By New Times
By Derek Askey
By Mark Deming
By Serene Dominic
By Jason Keil
By Robrt L. Pela and Amy Silverman
By Jeff Moses
By Serene Dominic
Lonna Kelley, who stayed close with Kevin after the Broken Hearted Lovers ended, played a short European tour with Kevin opening for Giant Sand and held a regular gig with him at Carly's Bistro every third Saturday for nearly two years.
"Talking to Kevin was like talking to your best girlfriend or your favorite aunt who buys you cigarettes and lets you drink behind your parents' back," she says. "I don't mean to say he was feminine per se. He just didn't have that male front. He told great, really funny-crazy stories about his drinking days, and some really sad stories about his childhood. His dad was a jazz [woodwind] player but also a raging alcoholic. A lot of his stories involve him hiding. But when he told these stories, he never indulged in self-pity. They were just stories, and he just happened to be a character in the story. And, boom, he would light another cigarette and cross his legs and lean forward and give me that crooked smile of his. You could talk to him about feelings. If your life was falling apart — if you wanted to gouge your eyes out from some new heartache — he was there. He was good at empathizing without over-indulging grievances. He was quick to remind me that things always change. Feelings fade, things fall apart and come back together."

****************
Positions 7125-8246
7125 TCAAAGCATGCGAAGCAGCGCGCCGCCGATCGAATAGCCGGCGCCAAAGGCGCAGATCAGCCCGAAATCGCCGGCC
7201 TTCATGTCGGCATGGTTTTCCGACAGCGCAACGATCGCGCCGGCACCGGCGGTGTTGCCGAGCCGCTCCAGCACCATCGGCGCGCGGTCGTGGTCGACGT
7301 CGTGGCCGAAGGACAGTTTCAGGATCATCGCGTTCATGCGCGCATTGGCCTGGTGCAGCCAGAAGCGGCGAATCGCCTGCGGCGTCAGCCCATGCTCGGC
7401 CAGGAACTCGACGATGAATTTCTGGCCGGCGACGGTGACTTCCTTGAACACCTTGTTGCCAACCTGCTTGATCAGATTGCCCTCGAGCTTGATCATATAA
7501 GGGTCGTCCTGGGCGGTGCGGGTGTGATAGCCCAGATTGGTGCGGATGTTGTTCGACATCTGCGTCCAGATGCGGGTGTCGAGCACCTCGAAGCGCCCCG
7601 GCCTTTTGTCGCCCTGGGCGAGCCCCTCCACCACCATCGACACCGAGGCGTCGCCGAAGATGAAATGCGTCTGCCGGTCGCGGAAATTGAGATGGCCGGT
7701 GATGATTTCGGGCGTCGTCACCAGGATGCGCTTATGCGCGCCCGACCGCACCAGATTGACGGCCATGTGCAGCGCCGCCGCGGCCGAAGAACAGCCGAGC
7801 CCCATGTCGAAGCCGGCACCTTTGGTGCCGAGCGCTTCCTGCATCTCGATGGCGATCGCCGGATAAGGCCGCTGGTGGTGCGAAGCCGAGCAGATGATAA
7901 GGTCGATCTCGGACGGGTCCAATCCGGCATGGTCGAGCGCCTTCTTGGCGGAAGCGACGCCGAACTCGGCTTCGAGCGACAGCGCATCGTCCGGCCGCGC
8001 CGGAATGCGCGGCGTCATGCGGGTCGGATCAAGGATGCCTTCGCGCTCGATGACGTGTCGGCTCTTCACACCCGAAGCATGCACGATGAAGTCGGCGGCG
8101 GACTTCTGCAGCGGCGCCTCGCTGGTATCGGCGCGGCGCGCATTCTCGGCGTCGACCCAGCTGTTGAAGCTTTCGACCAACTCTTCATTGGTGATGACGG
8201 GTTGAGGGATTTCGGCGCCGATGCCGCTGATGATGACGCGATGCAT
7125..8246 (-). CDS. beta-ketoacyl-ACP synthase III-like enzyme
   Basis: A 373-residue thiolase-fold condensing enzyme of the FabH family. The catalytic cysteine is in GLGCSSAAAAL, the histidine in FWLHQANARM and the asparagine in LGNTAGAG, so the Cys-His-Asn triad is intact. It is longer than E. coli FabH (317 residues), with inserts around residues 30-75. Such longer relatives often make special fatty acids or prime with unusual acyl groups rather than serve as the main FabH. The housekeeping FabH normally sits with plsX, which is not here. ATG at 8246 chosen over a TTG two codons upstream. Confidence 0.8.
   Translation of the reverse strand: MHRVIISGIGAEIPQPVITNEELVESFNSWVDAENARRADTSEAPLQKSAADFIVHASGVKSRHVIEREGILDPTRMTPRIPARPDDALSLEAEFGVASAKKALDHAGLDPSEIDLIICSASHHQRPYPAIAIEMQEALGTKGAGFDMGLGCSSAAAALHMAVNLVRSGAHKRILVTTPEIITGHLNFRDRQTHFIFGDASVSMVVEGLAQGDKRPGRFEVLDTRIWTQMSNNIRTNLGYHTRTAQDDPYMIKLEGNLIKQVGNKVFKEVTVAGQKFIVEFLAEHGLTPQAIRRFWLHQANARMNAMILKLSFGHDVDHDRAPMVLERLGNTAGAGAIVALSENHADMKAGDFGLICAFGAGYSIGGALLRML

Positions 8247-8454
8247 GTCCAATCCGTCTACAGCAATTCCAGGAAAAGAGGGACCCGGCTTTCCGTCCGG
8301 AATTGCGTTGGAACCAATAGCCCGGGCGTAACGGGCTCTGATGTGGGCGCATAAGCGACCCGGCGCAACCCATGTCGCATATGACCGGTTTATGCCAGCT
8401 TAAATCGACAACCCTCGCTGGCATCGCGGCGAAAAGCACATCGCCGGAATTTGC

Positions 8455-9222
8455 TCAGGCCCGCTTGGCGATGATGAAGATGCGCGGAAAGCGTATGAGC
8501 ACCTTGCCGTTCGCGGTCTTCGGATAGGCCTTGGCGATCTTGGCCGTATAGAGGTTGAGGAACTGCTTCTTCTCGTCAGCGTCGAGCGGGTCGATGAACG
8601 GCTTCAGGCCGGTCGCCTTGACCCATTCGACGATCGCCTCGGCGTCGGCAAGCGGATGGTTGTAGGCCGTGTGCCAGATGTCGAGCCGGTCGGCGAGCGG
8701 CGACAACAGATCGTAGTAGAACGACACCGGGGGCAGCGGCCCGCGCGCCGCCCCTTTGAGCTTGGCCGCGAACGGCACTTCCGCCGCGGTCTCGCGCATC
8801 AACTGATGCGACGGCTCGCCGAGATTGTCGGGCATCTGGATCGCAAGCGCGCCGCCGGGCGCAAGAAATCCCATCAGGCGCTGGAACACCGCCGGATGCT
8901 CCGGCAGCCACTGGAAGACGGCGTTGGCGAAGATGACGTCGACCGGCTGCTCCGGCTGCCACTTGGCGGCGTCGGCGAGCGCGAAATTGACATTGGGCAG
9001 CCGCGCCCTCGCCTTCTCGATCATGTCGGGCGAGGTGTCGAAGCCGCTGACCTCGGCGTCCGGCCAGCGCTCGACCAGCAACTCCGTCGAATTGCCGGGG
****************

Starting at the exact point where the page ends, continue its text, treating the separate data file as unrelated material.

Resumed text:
Pate strived to live without ego and wouldn't tolerate entitled nonsense from someone else. He was quick to call out stupidity: Once, while hanging out at the Emerald Lounge, we observed a nascent wanna-be glam band indulge in a fit, taking forever to start a Tuesday night gig while generally acting like idiots. He took a slow drag of his cigarette and said disapprovingly. "Man, they're acting like rock stars, but they haven't earned it yet."
The fact that Kevin believed you had to earn rock stardom is reason enought for him to have gotten the kind of rock stardom the world at large could recognize. Somehow without the platinum records or the big car, or the massive ego that goes with them, he was still a rock star to a whole lot of people. Maybe the best kind. The kind that stayed your friend.
Exit stage right, Kevin Lee Pate, you've earned your peace.